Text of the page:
§ Lord Harris of Greenwich
asked Her Majesty's Government:
What inquiries they propose to institute following the statement by Mr. Justice Steyn at Preston Crown Court on 25th November that 40 community service orders had not been enforced, and that proceedings were not taken for a breach of the orders in 20 cases, and whether any report by the Probation Inspectorate will be placed in the Library of the House.
The Minister of State, Home Office (Earl Ferrers)
From enquiries made of the Lancashire Probation Service, the position appears to be as follows.
In February 1991 allegations were made relating to 39 community service orders where action appeared to have ceased without the hours being completed, and 18 further cases in which breach action had failed to be taken. The allegations—confined to one area of the county—were investigated and a report was made to the Lancashire Probation Committee.
At that time a community service manager linked with the allegations was on sick leave. When he returned on 17th June he was interviewed by the Deputy Chief Probation Officer and suspended from duty forthwith. At a disciplinary hearing of the Lancashire Probation Committee on 24th July the allegations against the community service manager were found to be of a substantial and serious nature and to justify dismissing him. This decision was upheld on appeal to a panel of magistrates from Greater Manchester Probation Committee on 29th October.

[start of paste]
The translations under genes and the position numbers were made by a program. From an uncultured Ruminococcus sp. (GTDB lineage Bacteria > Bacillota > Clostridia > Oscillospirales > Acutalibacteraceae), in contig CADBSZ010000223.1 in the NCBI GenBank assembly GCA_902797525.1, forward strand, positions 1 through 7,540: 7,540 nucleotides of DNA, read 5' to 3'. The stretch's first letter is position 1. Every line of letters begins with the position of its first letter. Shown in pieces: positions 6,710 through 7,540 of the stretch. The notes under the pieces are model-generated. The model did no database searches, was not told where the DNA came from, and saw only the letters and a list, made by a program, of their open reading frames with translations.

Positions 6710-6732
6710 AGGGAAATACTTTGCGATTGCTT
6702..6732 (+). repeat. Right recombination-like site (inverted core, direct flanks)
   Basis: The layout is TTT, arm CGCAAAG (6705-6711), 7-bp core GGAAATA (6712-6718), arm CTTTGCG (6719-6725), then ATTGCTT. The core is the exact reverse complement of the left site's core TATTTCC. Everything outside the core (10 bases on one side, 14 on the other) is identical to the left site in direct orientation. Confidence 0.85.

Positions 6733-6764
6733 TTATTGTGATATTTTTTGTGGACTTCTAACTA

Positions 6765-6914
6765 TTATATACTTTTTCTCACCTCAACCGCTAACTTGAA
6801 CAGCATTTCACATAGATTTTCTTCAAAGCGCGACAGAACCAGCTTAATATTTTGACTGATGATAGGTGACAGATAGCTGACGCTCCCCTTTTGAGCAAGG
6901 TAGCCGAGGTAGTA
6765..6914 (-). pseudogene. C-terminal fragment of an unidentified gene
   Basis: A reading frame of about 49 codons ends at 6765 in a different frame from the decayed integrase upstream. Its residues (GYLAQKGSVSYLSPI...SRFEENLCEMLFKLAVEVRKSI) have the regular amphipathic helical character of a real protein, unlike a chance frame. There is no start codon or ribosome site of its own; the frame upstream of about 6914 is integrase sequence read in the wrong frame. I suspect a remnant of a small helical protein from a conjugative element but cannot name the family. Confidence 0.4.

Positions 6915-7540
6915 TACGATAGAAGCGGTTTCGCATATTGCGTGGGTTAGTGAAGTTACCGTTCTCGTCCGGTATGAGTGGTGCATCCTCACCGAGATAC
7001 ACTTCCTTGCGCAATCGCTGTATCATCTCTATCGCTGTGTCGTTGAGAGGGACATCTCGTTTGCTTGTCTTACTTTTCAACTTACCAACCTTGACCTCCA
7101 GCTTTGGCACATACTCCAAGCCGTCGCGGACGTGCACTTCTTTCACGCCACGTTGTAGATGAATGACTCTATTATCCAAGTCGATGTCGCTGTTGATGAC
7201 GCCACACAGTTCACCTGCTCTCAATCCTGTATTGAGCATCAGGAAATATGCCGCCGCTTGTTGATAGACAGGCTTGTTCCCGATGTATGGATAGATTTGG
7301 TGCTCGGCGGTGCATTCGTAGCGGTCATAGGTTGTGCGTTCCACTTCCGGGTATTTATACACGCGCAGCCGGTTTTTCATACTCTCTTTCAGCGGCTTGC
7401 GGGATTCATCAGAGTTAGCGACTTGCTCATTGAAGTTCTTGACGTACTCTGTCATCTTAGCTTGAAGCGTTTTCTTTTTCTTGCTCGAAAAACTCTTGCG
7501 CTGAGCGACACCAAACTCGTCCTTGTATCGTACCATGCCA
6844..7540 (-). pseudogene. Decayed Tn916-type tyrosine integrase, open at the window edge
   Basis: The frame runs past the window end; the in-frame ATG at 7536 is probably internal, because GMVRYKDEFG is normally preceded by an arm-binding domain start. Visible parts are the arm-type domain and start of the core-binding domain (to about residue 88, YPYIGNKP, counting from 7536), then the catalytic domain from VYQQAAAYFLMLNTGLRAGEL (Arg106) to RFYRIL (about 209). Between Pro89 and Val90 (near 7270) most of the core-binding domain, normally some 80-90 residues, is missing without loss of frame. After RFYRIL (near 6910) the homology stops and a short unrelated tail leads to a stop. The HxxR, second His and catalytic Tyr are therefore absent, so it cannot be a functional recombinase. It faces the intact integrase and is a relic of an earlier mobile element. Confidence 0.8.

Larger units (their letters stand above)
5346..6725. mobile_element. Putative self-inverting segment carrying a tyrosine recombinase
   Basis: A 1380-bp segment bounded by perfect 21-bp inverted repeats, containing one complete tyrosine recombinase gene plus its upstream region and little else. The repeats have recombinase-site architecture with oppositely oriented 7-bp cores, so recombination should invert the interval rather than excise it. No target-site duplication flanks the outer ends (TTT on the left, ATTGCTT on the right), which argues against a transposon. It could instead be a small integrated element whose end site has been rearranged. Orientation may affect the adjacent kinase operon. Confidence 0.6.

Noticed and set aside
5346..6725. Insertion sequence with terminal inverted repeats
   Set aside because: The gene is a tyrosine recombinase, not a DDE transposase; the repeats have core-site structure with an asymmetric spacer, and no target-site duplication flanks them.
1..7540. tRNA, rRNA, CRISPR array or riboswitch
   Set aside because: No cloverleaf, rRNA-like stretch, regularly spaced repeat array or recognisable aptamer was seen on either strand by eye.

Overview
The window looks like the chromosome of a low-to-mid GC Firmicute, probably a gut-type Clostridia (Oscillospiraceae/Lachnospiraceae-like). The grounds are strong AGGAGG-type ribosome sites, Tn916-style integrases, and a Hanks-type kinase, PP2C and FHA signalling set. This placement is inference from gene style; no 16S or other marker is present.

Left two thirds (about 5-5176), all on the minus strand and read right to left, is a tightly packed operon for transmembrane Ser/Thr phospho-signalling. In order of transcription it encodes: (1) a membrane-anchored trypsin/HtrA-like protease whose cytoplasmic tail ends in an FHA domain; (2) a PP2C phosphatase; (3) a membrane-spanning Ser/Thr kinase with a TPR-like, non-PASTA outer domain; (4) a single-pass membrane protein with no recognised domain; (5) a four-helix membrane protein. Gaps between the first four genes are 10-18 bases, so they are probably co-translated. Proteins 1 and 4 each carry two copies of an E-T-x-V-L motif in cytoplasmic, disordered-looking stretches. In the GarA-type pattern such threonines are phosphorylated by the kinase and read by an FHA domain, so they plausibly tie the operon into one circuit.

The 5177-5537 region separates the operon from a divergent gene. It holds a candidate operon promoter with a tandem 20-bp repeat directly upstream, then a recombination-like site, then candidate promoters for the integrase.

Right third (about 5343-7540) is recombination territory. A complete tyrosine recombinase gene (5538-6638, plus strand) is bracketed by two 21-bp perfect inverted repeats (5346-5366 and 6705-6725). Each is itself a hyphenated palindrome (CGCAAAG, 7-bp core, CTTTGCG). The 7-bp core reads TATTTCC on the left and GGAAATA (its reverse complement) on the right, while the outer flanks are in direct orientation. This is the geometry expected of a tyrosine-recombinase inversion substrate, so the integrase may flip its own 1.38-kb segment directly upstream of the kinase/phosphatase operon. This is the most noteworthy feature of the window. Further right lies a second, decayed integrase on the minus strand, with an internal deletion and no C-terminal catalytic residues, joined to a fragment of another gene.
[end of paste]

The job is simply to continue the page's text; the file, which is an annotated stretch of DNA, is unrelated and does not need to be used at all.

The Chief Probation Officer says that a short time before the original allegations were made steps had been taken to review procedures for recording community service work in his service. New procedures resulting from this work came into operation on 1st May.
An Efficiency and Effectiveness Inspection of Lancashire Probation Service by Her Majesty's 30WA Inspectorate of Probation in January and February 1991 recommended that the Chief Probation Officer should ensure that there was a full review of the community service scheme in his area in order to attain the national standards on community service (Home Office Circular 18/1989). A copy of that report has been placed in the Library of the House.
The Chief Probation Officer now confirms that all the cases involved in these allegations have been re-examined; the relevant court in each case has been consulted; and that no outstanding action remains in these cases. It appears that it was the service's effort to contact all courts which was responsible for stimulating the statement of Mr. Justice Steyn, although he may have been unaware of the full extent of the remedial steps which had already been taken. The Lancashire Probation Committee has now told him of the action taken.
The Home Office will also draw the case to the attention of Chief Probation Officers so that they may take such steps as necessary to minimise the chance of similar deficiencies arising in their areas' adherence to the national standards. General observance of those standards themselves will continue to be monitored during the regular programme of inspections by HM Inspectorate.